"What's that?" Madonna asked as we drove up the forest road. None of us in the truck saw what she saw. "Probably nothing," she said. "Keep driving." Maybe it was the shadow of a willow bush or a stump. But something told me to back up. When I did, I saw a huge bull moose in a willow swamp, slowly walking away from the road. I'm no stranger to moose hunting, and quickly realized what I was looking at. This was a world class bull. Larry Weishuhn was in my truck, and he was as impressed as I was. Larry also had a moose tag, but in a unit adjoining mine. We were both fortunate to have drawn Colorado moose tags.
It was the day before the five day moose season. The elk season also started the next day, and there were literally dozens of hunting camps scattered about in the timber. We were hunting public land on a national forest, and hunters were everywhere, but I knew there was only one other moose hunter in my unit. I wondered if he or she too had seen the bull.
It was a sleepless night. All I could think about was that huge bull. Though we hunted hard in the general area where we'd seen the giant, he never showed himself the first day, though I'd passed up two other bulls.
The hunt was during the moose rut, and I called in several bulls the next three days, but the big one never showed again. It was a profound dilemma. Moose hunting in Colorado is offered only once in a lifetime -- if you get one. Otherwise, you can apply again in the future and try to draw another tag, though chances were slim to none that you'd ever draw one.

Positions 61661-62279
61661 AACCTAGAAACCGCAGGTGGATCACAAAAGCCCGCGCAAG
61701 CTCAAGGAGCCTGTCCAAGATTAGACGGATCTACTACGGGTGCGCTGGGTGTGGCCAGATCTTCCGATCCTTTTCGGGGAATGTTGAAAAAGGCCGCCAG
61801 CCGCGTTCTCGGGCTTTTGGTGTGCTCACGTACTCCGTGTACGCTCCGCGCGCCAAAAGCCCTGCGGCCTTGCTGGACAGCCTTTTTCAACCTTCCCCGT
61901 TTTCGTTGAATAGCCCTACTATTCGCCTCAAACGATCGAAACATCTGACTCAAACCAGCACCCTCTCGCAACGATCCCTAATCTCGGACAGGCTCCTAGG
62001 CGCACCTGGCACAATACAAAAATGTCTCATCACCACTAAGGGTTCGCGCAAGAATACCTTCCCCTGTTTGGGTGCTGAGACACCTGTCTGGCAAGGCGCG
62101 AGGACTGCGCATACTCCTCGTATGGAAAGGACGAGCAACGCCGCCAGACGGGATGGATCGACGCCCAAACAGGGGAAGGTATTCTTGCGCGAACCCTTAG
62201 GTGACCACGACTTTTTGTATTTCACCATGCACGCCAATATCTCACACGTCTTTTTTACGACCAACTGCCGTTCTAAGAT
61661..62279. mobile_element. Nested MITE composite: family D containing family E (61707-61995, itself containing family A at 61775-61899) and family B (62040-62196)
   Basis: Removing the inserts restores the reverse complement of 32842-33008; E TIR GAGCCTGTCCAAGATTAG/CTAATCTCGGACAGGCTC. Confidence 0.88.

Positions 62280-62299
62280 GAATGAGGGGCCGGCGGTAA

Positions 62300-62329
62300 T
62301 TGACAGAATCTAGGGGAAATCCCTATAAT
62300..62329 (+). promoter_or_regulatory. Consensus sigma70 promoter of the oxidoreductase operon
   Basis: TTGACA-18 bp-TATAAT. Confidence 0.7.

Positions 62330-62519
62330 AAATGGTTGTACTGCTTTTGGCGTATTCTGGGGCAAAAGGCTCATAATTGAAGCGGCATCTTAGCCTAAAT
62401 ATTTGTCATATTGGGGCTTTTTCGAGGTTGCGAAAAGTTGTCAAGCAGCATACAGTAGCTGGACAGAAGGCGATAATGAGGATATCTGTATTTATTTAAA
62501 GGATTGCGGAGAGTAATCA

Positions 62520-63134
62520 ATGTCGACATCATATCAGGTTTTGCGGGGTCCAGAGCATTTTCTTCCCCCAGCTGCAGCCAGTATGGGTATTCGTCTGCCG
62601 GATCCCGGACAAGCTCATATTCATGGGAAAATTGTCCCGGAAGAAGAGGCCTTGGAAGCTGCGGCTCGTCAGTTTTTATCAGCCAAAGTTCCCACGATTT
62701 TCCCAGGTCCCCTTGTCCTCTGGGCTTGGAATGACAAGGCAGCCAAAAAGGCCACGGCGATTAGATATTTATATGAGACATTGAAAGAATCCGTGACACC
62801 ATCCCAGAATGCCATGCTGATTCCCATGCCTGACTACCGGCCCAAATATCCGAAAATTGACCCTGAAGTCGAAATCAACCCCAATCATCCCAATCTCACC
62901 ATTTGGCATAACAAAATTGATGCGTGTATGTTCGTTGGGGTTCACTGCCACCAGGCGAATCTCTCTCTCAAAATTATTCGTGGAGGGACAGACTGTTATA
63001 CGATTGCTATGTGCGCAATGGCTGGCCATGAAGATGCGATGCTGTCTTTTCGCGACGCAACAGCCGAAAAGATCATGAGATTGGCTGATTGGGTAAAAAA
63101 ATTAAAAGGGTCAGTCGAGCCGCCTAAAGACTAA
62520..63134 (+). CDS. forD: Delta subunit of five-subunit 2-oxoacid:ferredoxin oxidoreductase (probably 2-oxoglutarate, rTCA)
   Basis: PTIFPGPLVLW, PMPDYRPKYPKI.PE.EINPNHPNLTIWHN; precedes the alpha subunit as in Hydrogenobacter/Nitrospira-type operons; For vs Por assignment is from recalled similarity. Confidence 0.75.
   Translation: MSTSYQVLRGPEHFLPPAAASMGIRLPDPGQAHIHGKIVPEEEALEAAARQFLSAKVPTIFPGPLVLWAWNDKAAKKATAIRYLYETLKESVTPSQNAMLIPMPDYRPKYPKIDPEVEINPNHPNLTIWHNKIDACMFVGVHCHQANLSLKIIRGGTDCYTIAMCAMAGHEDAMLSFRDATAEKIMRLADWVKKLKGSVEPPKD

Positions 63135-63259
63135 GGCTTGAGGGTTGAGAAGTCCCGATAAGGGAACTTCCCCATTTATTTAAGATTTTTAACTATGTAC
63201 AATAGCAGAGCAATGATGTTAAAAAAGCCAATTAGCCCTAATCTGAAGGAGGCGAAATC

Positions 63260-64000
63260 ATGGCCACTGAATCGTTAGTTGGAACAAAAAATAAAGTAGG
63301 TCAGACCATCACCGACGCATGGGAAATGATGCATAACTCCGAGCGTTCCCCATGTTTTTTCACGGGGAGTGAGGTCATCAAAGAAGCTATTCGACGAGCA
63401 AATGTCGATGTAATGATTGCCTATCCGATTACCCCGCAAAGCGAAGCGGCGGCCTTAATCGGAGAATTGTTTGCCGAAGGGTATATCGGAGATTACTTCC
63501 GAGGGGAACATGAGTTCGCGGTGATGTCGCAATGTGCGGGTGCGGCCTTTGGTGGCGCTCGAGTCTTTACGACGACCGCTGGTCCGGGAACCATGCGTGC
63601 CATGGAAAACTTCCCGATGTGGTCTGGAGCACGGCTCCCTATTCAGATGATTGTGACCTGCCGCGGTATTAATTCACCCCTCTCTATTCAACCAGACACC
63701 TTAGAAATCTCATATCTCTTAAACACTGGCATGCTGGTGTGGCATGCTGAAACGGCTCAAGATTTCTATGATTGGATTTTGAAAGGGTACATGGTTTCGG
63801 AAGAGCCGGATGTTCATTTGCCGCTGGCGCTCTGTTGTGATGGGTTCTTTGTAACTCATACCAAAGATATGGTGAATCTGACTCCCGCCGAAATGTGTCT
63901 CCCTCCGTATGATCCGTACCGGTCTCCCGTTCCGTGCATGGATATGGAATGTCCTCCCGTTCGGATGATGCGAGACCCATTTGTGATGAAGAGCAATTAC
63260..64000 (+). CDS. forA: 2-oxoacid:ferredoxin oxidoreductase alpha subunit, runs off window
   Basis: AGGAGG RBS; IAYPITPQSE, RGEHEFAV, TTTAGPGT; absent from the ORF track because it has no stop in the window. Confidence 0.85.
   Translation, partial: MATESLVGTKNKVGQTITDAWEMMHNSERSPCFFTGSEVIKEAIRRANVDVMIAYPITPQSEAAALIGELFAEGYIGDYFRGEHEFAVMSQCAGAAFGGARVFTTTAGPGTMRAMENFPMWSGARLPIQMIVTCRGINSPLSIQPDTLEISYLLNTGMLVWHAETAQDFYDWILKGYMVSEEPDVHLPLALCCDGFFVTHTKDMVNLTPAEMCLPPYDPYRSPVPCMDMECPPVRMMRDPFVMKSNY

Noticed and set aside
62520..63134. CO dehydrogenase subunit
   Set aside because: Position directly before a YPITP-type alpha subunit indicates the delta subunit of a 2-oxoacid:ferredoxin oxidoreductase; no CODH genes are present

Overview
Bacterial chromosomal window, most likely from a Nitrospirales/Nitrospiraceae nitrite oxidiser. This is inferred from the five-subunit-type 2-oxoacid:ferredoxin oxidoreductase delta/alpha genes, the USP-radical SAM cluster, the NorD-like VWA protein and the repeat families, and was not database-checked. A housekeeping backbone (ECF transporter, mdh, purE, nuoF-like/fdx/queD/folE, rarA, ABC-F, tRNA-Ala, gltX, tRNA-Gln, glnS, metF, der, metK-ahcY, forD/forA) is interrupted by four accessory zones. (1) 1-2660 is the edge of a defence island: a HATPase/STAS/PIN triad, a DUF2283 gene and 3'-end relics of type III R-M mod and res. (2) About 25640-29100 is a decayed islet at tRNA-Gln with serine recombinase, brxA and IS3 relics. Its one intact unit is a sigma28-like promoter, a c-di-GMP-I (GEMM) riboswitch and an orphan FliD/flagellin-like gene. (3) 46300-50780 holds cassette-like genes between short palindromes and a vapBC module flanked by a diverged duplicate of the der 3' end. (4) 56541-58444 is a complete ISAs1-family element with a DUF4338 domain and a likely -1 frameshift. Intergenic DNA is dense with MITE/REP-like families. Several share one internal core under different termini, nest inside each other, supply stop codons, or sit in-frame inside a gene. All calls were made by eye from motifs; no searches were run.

I decided to shoot the first bull I saw on the fifth and last day of the season. You guessed it. I never saw one, and went home with no moose. I was disappointed, of course, and regretted passing up a couple of the bulls I'd seen. But I kept hoping the monster bull would show up. Larry Weishuhn got a modest bull in his unit, and went home happy.
But there's an amazing sequel to my story. I learned later that the huge moose had been killed in an adjacent unit on the opening day. I'd been hunting a ghost! That bull scored number one in the record book rankings for Colorado. I knew it was the same bull I'd seen because it had a couple distinctive points on his rack that were easily recognizable. The hunter who killed it sent me a picture.
So it was with great joy that I learned that I drew another moose tag in Colorado. I'd been applying for about 17 years after that first failed hunt. Will I hold out for a huge bull this fall? Nope. I have all the moose trophies my walls can accommodate, and my primary objective is moose venison, which, in my opinion, is fabulous. Stay tuned for the results of this hunt. Good news is that the season is now two weeks long. Should be plenty of time to get the job done.